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Sustainable Stables Around The World

In a perfect world, our horses stables (and our homes) would all be built from natural materials. These stunning equestrian properties, which range from minimalist wooden homes to lavish international complexes, have been designed with sustainability, renewable energy, integration with the surrounding environment and equine wellbeing in mind.


MG Coudelaria: Portugal

Architects: VISIOARQ Arquitectos

Photographs: Maria João Gala



Created almost entirely with natural pine wood, this Portuguese property breeds and trains some of the finest Lusitano horses in Iberia. The structure blends in so naturally with its surroundings that it’s hard to see from a distance.




Centro Ecuestre Robledales de Ultzama: Spain

Architects: Francisco Mangado

Photographs: Pedro Pegenaute



In the middle of one of the most humid valleys of northern Navarre, Spain, this elite equestrian center is a contemporary facility especially developed for dressage riders. The stables natiraò design ensures soft lighting and ventilation all year round.




The Boulonnais Horse House, France

Architect: Joly & Loiret




Providing a mix of French flair, sophistication and simplicity, this farm at La Ferme De La Suze, Samer has an important job to do. They are responsible for breeding and rehabilitating rare Boulonnais draught horses.




Klagsham Riding Club: Sweden

Architects: FOJAB arkitekter

Photographs: Felix Gerlach



The Klagshamn’s Riding Club was formerly based in an old concrete factory. When the city of Malmö decided it was time to build a new facility for local horses and riders, the concrete factory was demolished and the ruins were turned into a park. The new equestrian center lies parallel to the ruins, utilizing elements of it in its unique design.





Azienda Agricolo Alterreno: Italy

Architect: Angelika Schnieder




Azienda Alterreno is a refreshingly modern horse facility with a minimalist design and carefully considered composition. Set in the green heart of Tuscany, Italy, the complex has both an indoor and outdoor arena, grass gallop track, 32 boxes and 12 paddock shelters.




Pedras Salgadas Horse Riding Centre: Portugal

Architects: Luís Rebelo de Andrade

Photographs: Fernando Guerra | FG+SG



From the sustainable materials used to its functional design, this contemporary complex is one-of-a-kind. Inspired by an intermingling between old versus new, the original center was totally renovated in 2012 to meet the demands of modern-day equestrians. Two new buildings were added to the original design, and these complement not only the pre-existing structure but also the surrounding countryside. The boxes are made from renewable cork panels, while the riding arena is enclosed by logs that allow it to blend nicely with the surrounding environment.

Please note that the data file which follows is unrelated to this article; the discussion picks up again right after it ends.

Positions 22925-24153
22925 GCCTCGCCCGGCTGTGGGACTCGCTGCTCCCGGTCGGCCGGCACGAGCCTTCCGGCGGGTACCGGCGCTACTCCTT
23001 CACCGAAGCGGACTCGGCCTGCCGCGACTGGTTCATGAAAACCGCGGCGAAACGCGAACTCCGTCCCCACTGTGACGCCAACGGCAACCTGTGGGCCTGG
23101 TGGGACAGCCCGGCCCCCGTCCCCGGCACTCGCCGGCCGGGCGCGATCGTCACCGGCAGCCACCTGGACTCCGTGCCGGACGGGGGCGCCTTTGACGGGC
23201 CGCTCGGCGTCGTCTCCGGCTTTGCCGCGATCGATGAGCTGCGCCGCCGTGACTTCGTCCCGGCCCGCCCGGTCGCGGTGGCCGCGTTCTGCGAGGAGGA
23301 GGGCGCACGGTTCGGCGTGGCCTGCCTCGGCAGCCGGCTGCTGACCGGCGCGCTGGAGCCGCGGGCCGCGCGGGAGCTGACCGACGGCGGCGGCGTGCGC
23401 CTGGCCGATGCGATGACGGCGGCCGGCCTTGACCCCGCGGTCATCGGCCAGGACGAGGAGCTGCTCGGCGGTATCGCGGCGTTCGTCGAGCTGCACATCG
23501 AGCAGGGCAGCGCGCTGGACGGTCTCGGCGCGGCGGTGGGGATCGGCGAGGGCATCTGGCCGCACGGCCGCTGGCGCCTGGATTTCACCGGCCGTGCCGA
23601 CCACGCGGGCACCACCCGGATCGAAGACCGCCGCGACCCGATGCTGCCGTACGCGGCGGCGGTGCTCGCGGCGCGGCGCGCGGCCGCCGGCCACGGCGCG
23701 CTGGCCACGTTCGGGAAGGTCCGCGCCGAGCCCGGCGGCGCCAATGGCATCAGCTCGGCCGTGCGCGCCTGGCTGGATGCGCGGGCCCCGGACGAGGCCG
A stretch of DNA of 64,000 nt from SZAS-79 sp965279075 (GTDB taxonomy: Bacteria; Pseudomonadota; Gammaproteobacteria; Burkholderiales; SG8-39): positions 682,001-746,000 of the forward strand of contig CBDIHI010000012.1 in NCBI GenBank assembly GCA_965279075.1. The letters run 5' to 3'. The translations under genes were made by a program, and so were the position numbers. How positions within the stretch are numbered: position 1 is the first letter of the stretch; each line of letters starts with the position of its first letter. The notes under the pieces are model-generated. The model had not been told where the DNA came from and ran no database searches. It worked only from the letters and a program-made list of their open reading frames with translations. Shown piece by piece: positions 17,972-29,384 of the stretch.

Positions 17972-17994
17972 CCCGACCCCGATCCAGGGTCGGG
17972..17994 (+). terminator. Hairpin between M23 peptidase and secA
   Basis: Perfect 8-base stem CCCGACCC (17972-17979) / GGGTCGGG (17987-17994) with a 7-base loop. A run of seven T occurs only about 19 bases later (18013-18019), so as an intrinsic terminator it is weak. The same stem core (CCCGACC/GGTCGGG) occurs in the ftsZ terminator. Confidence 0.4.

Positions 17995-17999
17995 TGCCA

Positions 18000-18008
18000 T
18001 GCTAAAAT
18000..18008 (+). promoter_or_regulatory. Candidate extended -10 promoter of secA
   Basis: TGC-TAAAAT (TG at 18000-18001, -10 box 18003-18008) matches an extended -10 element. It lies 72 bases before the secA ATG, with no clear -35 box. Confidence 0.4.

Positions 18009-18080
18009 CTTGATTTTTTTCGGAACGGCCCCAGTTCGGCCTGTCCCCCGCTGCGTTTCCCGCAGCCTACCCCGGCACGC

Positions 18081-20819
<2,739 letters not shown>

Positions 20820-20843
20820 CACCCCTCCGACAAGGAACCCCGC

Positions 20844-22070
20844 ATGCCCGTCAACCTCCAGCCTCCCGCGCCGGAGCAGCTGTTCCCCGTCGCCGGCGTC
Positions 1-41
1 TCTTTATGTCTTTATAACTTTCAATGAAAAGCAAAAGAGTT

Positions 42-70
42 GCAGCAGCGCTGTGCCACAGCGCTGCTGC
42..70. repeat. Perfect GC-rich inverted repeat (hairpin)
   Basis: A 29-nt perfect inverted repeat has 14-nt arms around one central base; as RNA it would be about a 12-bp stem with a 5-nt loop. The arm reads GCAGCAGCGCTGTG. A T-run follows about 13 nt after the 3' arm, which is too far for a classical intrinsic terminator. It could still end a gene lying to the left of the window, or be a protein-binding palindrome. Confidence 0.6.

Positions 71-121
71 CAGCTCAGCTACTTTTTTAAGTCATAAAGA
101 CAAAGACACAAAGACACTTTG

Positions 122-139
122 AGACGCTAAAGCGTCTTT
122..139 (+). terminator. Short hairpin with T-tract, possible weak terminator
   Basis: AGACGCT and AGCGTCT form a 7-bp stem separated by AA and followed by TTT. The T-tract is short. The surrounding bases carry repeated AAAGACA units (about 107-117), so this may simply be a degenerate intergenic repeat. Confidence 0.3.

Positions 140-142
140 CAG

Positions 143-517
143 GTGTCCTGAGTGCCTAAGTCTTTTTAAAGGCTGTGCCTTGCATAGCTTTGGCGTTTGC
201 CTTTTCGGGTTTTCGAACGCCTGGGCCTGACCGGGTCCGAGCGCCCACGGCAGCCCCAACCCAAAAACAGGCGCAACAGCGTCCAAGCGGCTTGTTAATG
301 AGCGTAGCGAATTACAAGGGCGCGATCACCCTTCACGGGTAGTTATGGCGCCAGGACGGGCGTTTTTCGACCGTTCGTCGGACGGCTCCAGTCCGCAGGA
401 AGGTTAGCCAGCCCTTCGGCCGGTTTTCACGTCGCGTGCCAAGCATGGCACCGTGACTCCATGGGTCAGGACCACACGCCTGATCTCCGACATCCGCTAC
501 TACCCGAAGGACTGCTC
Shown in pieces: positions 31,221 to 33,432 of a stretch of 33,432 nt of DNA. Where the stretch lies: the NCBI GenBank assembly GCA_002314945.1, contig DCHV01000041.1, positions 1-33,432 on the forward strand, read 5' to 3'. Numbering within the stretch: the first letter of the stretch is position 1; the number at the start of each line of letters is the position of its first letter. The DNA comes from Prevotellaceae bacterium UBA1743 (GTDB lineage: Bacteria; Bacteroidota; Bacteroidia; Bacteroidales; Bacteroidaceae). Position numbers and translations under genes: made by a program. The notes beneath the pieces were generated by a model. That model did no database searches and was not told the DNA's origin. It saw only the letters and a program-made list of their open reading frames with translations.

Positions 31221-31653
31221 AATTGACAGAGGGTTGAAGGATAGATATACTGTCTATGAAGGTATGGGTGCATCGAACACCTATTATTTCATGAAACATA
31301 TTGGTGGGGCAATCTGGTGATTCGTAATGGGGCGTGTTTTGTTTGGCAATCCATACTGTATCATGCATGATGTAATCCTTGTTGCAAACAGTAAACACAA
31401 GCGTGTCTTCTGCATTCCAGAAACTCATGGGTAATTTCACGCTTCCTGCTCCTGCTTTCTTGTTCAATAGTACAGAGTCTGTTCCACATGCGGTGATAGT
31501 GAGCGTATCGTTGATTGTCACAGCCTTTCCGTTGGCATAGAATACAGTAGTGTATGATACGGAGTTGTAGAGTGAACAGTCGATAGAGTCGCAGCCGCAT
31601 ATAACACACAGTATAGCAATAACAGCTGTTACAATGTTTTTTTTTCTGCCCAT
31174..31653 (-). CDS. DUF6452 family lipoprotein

VG Horse Club: Ukraine

Architects: Drozdov&Partners

Photographs: Andrey Avdeenko




This riding club’s smart and modern design stimulates the diffusion of natural light whilst blurring the edges between indoor and outdoor riding. The international equestrian complex has two riding arenas (one indoor, and one outdoor), and newly built hotel rooms for riders to relax before and after training. An eco-friendly manure-processing system heats the stables when the temperatures drop.






Kekkapää Stables: Finland

Architects: POOK Architects Ltd Finland

Photographs: Kuvio Ltd




Entirely built from unimpregnated conifer wood, this stable in Northern Espoo, Finland was built to ensure ease of operation and management. The horse’s free range stable is directly linked to the pasture, while the riding arena and local riding trails are all connected from the courtyard.



Hípica La Llena: Spain

Architects Vicente Sarrablo and Jaume Colom

Photographs: José Hevia



Instead of starting from scratch, this edgy equestrian home was built on the foundations of the old hay barn. Plywood panels were used to create distinctive curved walls and ceilings, while salvaged timber made outer walls blend in naturally with the local landscape.





Leça Da Palmeira: Portugal

Architects: Carlos Castanheira, Clara Bastai

Photographs: Fernando Guerra




Pentagonally shaped, with walls that angle outwards and windows that project from the roof, this unique center has an enviable location near Cabo do Mundo beach in northern Portugal. The facility has two covered riding arenas, an external riding school, stables, turnout paddocks, jumping arenas and specially built riding trails that lead to the sea.